Dispose my $%!

I’ve just come across you particularly annyoing feature in the new Version of the C++ Managed Extensions for .NET.

For garbage-collected languages, it is recommended that you follow the “Dispose” pattern in order to free non-memory resources. That’s a well established pattern, if you want to know more about it you can read here or here. There are a few rules on how to implement this pattern. Microsoft also added an interface for disposable objects, that allows for some syntactic sugar.

However in the “new” version of the Managed Extensions for C++, they came up with a different way to implement the dispose pattern. This mimics the way destructors work in plain C++.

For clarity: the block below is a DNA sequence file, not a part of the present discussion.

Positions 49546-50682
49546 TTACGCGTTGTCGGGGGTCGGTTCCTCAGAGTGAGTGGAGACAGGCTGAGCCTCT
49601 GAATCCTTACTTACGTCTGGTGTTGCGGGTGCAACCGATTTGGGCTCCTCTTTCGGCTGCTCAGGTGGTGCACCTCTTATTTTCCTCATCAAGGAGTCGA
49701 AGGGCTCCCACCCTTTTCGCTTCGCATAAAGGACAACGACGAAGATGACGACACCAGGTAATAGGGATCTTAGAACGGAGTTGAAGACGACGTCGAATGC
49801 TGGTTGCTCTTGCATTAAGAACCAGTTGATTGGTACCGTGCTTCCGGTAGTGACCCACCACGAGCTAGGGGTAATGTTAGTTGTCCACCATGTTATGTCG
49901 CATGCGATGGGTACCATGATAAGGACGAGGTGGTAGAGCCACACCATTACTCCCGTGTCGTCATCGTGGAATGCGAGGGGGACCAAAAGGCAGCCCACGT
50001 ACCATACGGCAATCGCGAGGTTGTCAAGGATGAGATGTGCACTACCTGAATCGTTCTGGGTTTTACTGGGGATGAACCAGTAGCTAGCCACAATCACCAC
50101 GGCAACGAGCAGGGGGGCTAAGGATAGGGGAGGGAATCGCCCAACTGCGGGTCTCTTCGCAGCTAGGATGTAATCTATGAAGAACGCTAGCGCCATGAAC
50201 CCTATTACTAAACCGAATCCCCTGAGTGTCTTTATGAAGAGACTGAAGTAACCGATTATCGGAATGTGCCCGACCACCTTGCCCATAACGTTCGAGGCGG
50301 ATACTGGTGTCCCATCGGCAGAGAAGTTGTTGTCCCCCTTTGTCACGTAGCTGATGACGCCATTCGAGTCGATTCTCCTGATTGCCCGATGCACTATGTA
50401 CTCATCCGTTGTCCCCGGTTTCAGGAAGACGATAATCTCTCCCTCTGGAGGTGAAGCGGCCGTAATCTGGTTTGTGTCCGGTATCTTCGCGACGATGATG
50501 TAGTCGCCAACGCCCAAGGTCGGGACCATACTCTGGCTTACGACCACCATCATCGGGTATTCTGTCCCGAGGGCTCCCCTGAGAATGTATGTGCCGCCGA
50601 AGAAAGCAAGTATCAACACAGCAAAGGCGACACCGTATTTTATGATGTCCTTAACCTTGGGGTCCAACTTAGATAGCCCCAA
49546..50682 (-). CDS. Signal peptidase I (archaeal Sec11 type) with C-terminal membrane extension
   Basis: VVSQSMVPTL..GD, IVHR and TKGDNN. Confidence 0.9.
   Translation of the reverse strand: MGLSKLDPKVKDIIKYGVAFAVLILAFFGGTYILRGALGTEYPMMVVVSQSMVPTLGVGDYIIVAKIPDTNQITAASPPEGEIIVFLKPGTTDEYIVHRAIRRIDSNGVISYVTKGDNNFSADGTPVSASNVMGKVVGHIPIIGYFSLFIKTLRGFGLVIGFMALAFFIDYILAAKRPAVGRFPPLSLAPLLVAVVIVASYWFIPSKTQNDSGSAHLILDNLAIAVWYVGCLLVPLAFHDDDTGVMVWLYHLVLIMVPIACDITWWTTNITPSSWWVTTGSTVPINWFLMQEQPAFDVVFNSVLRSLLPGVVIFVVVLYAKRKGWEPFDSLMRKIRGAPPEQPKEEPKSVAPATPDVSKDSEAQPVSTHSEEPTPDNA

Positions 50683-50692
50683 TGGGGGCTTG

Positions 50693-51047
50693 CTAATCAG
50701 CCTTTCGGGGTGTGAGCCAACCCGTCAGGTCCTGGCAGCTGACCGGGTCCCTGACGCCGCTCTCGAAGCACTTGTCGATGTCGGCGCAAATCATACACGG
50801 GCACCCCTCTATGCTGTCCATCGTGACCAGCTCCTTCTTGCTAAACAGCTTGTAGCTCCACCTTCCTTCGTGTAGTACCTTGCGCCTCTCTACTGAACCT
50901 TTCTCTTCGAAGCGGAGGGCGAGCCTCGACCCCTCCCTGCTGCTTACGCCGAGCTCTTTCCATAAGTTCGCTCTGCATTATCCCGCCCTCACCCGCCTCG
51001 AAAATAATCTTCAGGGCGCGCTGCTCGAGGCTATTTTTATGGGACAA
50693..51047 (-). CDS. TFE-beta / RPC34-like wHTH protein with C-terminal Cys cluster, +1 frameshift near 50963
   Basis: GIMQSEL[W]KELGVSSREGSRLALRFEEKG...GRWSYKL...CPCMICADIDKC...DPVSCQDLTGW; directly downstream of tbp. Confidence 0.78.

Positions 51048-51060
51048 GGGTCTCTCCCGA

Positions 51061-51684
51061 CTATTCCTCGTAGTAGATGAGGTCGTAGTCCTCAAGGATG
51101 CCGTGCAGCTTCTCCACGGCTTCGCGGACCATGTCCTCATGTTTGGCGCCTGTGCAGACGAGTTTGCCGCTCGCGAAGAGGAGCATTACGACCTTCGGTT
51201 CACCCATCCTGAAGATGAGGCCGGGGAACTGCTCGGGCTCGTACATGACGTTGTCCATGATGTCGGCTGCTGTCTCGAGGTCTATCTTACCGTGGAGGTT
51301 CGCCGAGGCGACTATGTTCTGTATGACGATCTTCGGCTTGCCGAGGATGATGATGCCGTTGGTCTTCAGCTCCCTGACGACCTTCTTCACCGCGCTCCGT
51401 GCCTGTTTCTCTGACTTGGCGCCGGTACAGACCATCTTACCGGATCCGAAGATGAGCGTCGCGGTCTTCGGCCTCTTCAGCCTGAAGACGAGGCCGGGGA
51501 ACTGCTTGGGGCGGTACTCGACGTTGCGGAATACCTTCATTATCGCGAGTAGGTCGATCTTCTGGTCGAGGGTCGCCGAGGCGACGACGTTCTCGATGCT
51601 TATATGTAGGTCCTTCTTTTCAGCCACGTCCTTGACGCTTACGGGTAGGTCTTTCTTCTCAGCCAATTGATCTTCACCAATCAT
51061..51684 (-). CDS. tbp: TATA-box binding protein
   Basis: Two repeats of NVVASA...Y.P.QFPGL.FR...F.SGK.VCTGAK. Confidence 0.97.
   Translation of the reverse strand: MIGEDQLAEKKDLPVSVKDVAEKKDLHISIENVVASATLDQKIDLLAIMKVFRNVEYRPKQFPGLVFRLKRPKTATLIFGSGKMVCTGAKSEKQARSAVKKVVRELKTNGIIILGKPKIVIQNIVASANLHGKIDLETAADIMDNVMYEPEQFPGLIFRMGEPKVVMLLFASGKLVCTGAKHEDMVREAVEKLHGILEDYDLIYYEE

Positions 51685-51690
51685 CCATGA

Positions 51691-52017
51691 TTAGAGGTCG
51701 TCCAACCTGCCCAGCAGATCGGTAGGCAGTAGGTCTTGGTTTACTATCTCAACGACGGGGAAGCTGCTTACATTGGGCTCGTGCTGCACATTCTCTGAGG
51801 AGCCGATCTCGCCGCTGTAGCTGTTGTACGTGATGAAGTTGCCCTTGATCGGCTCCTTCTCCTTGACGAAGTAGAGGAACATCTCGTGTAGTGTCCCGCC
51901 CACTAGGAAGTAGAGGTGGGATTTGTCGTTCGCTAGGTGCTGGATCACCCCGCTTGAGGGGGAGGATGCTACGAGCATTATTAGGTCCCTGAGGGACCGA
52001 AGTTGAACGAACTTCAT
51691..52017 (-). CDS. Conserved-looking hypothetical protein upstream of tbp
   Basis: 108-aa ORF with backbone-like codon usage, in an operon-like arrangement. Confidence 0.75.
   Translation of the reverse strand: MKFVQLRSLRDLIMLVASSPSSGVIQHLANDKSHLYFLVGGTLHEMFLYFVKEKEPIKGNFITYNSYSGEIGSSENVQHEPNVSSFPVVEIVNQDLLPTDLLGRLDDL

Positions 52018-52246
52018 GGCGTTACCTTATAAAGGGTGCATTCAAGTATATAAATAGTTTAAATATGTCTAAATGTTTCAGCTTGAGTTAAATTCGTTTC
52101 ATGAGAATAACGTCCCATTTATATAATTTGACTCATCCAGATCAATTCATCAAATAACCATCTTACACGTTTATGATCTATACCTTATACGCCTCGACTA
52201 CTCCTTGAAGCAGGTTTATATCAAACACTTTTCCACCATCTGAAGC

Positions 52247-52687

They also came up with the brilliant idea that it should not be allowed to call the Dispose() method directly:

From a Microsoft blog:

A bit of discussion about Dispose brought up an interesting point – in C++, now, we’ve disabled the ability to call the Dispose function directly. Instead, you call it thusly:

ref class MyClass{
public:
~MyClass(){} //overrides IDisposable::Dispose()
};

int main(){
MyClass^ mc = gcnew MyClass();
//do stuff
mc->Dispose(); //error!
mc->~MyClass(); //legal, calls Dispose()
delete mc; //also legal, also calls Dispose()

Now, whoever came up with that should be kicked in the butt. Quite hard.

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